The United States are through to the last 16 of the 2022 FIFA World Cup in Qatar after a 1-0 victory over Iran on Tuesday. It was another match that featured a hard-nosed, gritty performance from the midfield unit of Weston McKennie, Tyler Adams, and Yunus Musah.
Dubbed the “MMA” midfield after their names, this group has the capabilities to beat you with power, style and guile, much like mixed martial arts. They even showed their versatility by playing in their third different configuration of the World Cup in only three games.
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A 4-3-3 was installed in the 1-1 draw to Wales, with Musah on the left, Adams as a defensive midfielder in the middle and McKennie on the right. Musah and Adams combined to form a double pivot in a 4-4-2, with McKennie acting as a right winger instead of a traditional central midfielder in the scoreless draw to England. On Tuesday’s 1-0 win over Iran, they switched back to the 4-3-3, but McKennie and Musah swapped sides to unlock the defense.
While most strong midfields have players who are strong in one of two different roles, what makes the USMNT midfield effective is that these players can assume different roles when they drive forward.
Gregg Berhalter gets a lot of room for error due to how good the midfield is, both defensively and in possession, and it’s an area of the team that is set for years to come. The oldest of the trio, McKennie, is only 24. There will be slight concerns if McKennie is unable to go more than 70 minutes against the Netherlands on Saturday, Dec. 3. He has played beyond the 66th minute just once in the group stage. That said, as long as the team capitalizes when he’s on the pitch again, like his involvement in Christian Pulisic’s goal against Iran with Adams leading the defense when he goes off the pitch, things will be fine against the Netherlands.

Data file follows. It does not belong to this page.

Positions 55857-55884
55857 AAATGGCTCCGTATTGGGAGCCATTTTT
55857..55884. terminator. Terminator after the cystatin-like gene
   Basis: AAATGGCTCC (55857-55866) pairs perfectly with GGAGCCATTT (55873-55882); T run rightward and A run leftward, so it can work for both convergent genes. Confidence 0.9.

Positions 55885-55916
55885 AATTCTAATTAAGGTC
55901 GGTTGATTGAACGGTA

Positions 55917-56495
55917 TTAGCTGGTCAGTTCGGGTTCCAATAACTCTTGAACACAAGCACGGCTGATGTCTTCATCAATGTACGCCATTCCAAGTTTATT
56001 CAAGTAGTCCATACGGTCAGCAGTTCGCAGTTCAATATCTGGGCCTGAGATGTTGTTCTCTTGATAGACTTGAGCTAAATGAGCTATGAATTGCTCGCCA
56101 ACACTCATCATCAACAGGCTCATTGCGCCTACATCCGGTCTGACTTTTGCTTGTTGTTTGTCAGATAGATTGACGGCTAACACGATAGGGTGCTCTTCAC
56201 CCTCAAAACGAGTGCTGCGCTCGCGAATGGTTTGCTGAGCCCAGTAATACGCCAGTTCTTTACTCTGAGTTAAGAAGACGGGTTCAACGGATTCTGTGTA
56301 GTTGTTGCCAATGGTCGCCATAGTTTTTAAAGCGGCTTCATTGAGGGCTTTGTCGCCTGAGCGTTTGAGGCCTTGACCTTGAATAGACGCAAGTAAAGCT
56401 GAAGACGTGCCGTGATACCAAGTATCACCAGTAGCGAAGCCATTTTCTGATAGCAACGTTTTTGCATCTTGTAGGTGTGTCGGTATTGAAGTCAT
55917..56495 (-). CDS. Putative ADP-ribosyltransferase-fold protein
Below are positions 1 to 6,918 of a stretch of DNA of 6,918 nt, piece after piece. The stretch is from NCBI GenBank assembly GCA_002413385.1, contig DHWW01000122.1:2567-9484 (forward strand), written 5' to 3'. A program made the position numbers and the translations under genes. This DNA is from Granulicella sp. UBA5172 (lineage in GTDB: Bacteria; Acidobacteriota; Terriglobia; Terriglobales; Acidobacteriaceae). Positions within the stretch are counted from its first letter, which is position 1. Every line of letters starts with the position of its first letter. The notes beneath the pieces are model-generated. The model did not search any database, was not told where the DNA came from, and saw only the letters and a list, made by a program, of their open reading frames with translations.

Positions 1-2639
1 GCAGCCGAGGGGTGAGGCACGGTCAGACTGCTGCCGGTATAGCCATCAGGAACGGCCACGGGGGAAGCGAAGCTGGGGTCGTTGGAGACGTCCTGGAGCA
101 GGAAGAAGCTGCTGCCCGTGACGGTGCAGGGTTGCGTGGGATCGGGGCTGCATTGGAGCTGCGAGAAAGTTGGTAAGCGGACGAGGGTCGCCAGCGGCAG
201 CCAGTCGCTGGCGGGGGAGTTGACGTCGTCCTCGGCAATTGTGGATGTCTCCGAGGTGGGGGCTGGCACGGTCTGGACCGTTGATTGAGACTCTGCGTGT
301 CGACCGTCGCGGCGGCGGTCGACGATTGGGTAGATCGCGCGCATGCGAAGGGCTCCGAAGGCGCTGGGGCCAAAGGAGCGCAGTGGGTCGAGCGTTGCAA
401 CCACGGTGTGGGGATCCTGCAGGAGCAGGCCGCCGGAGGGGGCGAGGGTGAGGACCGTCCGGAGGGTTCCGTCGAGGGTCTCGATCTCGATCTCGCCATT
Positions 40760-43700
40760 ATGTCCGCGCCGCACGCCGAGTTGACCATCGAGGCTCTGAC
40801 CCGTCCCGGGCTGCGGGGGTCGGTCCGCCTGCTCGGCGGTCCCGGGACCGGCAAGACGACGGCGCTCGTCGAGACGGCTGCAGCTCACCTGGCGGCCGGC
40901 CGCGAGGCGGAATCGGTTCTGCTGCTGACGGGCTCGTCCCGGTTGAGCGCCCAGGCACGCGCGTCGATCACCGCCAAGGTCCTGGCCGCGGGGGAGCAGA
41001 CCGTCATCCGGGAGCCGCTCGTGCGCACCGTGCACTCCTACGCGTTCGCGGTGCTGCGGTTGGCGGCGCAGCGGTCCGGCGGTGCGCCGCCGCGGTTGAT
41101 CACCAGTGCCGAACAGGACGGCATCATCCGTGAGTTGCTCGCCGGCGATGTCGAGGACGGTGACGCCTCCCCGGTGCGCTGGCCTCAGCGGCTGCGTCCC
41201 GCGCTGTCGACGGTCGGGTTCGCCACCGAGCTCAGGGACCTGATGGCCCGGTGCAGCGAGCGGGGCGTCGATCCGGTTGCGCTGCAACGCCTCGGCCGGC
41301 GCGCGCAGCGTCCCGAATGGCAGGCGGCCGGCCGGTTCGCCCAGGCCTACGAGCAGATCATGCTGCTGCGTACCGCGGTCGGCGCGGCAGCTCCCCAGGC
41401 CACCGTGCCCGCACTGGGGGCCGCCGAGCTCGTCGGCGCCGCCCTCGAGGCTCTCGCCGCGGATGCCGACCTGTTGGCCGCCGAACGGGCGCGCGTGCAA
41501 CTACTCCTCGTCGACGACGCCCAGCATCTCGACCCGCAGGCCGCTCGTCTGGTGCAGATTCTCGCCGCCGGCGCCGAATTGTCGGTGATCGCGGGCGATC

Listen below and follow In Soccer We Trust: A CBS Sports Soccer Podcast where your three favorite former USMNT players cover everything you could possibly want to know about the United States men’s national team during the World Cup in Qatar.
On his 20th birthday, Musah stepped up in a big way, completing 44 of 49 passes and taking two shots. He plays the game on the edge, and at times you don’t know if he’s going to win the team the game or lose it, but that unpredictable nature aligns well with freeing up space for McKennie and the attack. They have been able to play with freedom because the captain of the team, Adams, is behind them ready to clean up everything.
But don’t let Adams’ defensive positioning fool you, he can push the ball up the pitch as well. Musah is leading the team in passes completed in the final third during the World Cup with 36. He’s ahead of Pulisic (32), McKennie (31), Weah (31) and Adams (30). It shows just how much the midfield is interchanging with the attacking players to make the team tick even without a proper striker. Almost one third of Musah’s total passes are coming in the final third. That’s because he’s been allowed to operate in advanced positions consistently to keep Pulisic involved in the match and create safety valves so the team can’t get boxed in by the defenses that they’ve faced so far.
It’s a large reason why no matter which team they’ve played, the USMNT have been able to create strong attacking chances during the first halves of matches. And getting deeper into the World Cup, their fitness levels should continue to rise to keep the intensity up for the beginning of second halves. With the youth of the team, the midfield could be locked in for almost the next decade, giving Berhalter many reasons to be excited about their potential.
to capitalize on the chances created, but it wouldn’t be a surprise to see the team roll out their fourth different midfield configuration to keep up with the Netherlands on Saturday. Louis van Gaal’s side has already shown that it can cave to pressing sides in its draw to Ecuador. Berhalter will be sure to have his team ready to fire out of the gate. The are playing with house money in the round of 16 and this young team is here to make a name for themselves. They’re doing just that and then some while solidifying the core for the 2026 World Cup on home soil.